Martial Arts Instructor News and Articles

John Graden

John Graden

Executive Director

John Graden led the martial arts into the modern era by creating the first professional association, trade journal & instructors certification program.

Today, we have a somewhat ominous combination of factors that relate to student retention. First, this generation of parents knows more about martial arts than ever, so what you teach and how you teach it is critical. Second, this generation of parents will pull their child out as soon as the kid complains about going. 

Parents may be seeing that their children need self-discipline but they may not be helping them develop that skill because they don’t want to hurt their child’s feelings. In many ways, this is a result of the disastrous self-esteem movement launched by Dr. Nathaniel Brandon in the 1960s. Dr. Brandon was also a mentor of my instructor/mentor Joe Lewis. But all of that is a different story.

Stop reading until after you answer these questions.

1. How do we teach self-discipline to children?

2. What is the first lesson in discipline? 

Watch this video first and then, join me below for the answers.


The number one reason parents enroll children in martial arts is to improve their self-discipline. We all know that, HOWEVER, most of us are missing the most glaring issue with self-discipline. The FIRST discipline is that the child HAS to come to class for whatever period of time that’s been agreed to.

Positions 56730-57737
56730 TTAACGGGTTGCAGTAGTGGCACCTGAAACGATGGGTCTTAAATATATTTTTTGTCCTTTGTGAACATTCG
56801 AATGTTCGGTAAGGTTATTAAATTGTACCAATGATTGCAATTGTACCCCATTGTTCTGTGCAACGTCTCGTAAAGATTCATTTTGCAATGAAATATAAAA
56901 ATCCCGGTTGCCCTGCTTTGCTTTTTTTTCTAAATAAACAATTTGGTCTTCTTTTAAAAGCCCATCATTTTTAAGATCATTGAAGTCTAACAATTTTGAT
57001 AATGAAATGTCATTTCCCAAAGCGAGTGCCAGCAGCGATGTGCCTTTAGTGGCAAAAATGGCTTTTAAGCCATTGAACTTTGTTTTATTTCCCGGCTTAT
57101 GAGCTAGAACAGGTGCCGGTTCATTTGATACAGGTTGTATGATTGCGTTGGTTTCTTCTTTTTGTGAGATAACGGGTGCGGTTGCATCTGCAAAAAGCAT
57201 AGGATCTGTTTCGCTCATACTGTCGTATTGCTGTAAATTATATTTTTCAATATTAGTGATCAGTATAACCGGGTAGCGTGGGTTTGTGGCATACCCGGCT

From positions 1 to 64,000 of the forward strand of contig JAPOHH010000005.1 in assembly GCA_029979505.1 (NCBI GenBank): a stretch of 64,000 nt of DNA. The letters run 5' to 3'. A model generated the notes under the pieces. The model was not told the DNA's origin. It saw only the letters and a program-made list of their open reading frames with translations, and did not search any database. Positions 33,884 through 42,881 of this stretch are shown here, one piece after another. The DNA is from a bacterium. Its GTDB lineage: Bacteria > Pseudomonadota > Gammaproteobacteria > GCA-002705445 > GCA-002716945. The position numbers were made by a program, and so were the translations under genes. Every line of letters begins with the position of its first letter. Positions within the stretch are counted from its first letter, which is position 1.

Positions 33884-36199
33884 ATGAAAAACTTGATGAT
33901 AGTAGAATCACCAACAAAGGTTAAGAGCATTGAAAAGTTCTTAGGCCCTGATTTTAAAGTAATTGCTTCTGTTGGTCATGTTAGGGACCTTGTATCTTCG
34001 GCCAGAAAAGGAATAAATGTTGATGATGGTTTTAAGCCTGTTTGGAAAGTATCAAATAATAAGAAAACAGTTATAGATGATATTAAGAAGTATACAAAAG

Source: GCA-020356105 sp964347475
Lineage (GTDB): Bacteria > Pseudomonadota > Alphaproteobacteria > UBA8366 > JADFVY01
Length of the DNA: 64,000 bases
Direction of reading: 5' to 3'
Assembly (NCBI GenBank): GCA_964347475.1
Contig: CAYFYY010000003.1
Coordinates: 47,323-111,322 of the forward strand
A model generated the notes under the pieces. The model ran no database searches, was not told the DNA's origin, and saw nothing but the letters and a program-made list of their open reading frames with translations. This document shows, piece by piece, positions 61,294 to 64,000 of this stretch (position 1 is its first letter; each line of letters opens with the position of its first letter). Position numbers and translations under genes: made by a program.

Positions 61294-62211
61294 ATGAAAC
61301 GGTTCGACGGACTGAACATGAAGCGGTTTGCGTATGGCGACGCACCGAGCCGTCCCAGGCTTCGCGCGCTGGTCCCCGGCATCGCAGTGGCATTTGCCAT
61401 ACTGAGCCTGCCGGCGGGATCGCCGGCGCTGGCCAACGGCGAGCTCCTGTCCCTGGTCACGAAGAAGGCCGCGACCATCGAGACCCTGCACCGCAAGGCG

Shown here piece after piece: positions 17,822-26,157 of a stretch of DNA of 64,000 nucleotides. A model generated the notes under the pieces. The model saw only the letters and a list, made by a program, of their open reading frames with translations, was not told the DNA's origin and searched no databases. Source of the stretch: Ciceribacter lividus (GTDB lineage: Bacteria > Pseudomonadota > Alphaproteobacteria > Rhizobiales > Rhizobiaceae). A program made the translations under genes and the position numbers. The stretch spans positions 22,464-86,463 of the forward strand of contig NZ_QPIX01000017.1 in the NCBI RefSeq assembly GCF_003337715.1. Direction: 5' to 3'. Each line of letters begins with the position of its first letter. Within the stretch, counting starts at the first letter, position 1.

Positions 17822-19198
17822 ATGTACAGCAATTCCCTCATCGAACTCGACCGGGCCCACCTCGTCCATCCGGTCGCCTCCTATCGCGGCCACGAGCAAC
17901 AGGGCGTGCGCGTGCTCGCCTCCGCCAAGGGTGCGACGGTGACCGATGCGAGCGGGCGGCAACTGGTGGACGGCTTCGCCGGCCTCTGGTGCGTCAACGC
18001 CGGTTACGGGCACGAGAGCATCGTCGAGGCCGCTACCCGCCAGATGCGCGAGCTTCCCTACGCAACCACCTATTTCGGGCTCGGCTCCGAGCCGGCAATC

You have to set those expectations. You can’t depend on the parents to do this. 

How to Set Expectations with Martial Arts Students and Parents

I always suggest a two-class trial program for $20 that includes a t-shirt and gi-pants. When you enroll the student into the trial class, make sure to mention that you’d like anyone who will be involved in the decision to join the school will be present to see the class. Make that clear on your website as well for enrolling trial programs.

You present the enrollment options after the first class. This eliminates the “We want to think about it” objection. If they return for the second class, they are most likely going to join. 

Right after signing the papers, your role is to set expectations. It will sound like you’re teaching the child, but you’re actually teaching the family.

“Joey, do you want to learn martial arts with us?”

“Yes sir.”

“Great. This is very important for you to understand. Your mom has enrolled you in our school for the next six months. Be sure to thank her for that. That’s called gratitude, and you always show gratitude when someone does something for you. That’s gratitude. Now let’s talk about self-discipline. Self-discipline is when you are mentally strong instead of weak. When you get up in the morning, you make your bed whether you feel like it or not. When your mom asks you to do something, you do it whether you feel like it or not. The more you practice what we teach, the stronger your self-discipline becomes. Your classes here are Monday and Wednesday at 5 pm. That means on Monday and Wednesday at 4:30, you get ready to come to class. It doesn’t matter if you’re having fun playing a game or with a friend, you use your self-discipline to stop and get ready to come to class. On the days you don’t have class, our best students still practice 15-20 minutes a day. With self-discipline you can be one of the best students in our entire school. We even have videos on our website that will help you practice. So, are we clear on this? What is gratitude?”